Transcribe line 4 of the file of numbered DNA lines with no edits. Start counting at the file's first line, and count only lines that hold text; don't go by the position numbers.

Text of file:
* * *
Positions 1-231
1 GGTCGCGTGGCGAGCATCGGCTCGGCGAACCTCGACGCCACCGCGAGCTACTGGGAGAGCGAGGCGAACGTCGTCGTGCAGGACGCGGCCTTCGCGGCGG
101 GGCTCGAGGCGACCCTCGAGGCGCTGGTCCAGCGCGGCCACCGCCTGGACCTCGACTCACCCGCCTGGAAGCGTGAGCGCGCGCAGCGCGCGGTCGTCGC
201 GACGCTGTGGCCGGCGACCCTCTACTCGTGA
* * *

201 GACGCTGTGGCCGGCGACCCTCTACTCGTGA